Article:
So please VMware, let the next acquisition be Self Service related. The current EUC proposition is the best one around, and will be even more awesome when Project Enzo will be released. But I think that when Self Service is added to the proposition, it will be complete.

If you want to know more about self support and what it could bring to the EUC proposition, please read this post on my personal blog.

Do you want to know more about AirWatchAppVolumesEnd User ComputingHorizon 6InstantCloneProject EnzoUEMVMware, email me or add a comment to this blogpost as I am happy to get in touch!

Disaster Recovery to the Cloud blog series – Part 3: vSphere Replication

As of March 16th, vCloud Air Disaster Recovery got some much needed enhancements. You can read the release notes here but I’ll focus on the most important new feature (at least for my demo): native failback. Before this new feature, you would be able to recover your failed datacenter in vCloud Air but getting your workloads back into your own datacenter involved shutting down your VMs and using vCloud Connector to do an offline copy. vCloud Connector cannot copy running VMs. This made the entire service obsolete in my opinion. You could tell your boss that you had successfully saved the business by recovering your failed datacenter in the cloud … but that you had to turn everything off again for an extensive period in order to get stuff back into your own datacenter. But let bygones be bygones, VMware realized this and introduced Native Failback. You do need vSphere Replication 6.0, which essentially means that you should run vSphere 6.0, but that is a requirement that you should be able to work with if native failback is important to you.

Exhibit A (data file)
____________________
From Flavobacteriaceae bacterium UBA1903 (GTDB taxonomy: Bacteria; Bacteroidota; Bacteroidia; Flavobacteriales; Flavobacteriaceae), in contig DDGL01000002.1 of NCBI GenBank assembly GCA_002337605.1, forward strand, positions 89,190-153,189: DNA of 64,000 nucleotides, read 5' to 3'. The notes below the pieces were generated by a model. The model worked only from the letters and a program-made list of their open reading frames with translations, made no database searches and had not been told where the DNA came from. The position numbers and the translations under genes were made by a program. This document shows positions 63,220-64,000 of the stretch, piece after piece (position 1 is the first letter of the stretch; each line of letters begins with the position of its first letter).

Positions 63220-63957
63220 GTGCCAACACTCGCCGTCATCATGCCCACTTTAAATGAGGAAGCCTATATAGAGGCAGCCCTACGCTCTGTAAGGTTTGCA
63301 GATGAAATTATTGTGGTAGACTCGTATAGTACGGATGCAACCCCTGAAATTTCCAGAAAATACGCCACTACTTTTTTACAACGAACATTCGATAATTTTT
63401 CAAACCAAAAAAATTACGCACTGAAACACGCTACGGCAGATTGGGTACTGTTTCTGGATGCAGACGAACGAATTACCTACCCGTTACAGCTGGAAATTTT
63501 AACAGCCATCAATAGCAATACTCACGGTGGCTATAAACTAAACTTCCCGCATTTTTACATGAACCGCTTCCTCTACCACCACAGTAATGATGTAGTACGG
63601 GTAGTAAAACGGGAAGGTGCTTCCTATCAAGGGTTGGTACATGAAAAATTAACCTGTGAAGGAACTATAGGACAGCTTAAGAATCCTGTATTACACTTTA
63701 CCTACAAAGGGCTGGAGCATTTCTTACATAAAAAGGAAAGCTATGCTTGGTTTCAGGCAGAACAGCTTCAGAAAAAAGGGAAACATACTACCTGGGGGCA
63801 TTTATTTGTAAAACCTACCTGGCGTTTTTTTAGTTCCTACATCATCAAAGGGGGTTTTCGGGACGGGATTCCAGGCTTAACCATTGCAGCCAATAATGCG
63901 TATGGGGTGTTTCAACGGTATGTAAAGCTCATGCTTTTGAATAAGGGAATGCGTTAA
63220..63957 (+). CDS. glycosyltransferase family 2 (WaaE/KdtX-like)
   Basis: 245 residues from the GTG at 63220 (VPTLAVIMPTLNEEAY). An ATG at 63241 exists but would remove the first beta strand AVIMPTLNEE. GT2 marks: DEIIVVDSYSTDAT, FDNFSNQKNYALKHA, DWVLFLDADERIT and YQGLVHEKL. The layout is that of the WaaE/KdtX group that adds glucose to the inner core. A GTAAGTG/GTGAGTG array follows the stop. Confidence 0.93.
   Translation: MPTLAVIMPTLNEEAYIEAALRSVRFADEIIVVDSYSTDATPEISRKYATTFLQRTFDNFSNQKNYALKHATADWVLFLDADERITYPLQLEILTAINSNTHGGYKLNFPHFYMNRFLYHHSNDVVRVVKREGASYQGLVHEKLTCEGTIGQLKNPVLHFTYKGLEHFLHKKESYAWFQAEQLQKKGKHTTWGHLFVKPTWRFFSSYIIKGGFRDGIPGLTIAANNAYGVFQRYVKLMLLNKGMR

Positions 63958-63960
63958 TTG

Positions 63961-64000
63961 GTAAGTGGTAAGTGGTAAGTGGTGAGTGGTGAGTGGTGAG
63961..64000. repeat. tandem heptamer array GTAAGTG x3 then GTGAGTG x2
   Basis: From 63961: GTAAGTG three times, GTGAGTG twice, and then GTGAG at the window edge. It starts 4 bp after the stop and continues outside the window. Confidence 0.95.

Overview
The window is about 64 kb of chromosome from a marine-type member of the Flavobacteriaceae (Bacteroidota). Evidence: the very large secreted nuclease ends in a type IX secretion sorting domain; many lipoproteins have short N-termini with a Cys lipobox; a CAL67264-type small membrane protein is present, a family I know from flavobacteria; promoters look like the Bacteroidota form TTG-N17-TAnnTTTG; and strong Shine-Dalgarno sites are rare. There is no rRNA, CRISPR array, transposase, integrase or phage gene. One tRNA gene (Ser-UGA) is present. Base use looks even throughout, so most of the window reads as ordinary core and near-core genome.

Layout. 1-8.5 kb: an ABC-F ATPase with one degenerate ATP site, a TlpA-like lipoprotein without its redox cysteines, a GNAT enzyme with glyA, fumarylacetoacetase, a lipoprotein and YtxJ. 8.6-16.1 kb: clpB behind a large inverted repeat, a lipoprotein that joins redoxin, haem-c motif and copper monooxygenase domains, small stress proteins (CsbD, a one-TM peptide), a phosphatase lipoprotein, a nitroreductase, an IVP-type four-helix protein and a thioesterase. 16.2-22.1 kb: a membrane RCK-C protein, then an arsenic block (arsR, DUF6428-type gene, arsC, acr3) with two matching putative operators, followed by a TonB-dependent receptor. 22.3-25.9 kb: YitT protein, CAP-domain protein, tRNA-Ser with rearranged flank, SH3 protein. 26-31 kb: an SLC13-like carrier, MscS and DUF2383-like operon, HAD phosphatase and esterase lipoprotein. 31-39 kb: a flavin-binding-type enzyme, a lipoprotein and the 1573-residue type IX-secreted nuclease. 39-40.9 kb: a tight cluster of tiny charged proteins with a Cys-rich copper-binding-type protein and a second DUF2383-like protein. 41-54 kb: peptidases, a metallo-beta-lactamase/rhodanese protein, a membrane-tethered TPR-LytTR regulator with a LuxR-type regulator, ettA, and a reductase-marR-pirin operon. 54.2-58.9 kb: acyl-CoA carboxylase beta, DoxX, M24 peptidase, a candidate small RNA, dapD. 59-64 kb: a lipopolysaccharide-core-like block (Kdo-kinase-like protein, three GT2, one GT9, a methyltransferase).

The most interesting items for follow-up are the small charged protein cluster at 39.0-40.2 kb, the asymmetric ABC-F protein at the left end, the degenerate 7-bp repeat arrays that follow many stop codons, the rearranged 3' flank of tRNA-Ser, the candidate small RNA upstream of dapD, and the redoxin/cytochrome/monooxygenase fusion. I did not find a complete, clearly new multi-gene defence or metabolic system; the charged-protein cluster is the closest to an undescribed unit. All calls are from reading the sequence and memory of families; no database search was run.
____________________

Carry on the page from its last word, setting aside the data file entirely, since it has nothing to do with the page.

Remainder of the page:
Setting up vSphere Replication is pretty easy. The appliance is supplied as an OVF. You just put in your networking details and off you go. Once the appliance is deployed you need to finalize the setup through the Virtual Appliance Management Interface (VAMI), which runs on port 5480 of the appliance. The most important step is registering the appliance with Single Sign-On. The vSphere Replication plugin is then automatically installed in the vSphere Web Client.

Web Client

I deployed a single MicroCore Linux based VM. This is a pretty small Linux distribution which contains the open source VMware Tools. Before I could replicate it to vCloud Air DR I needed to register my cloud instance with vSphere Replication. VMware provides a vSphere Replication instance inside vCloud Air for you so you don’t have to configure or deploy anything there. Registering the vCloud Air DR instance as a target site is done using the vSphere Web Client: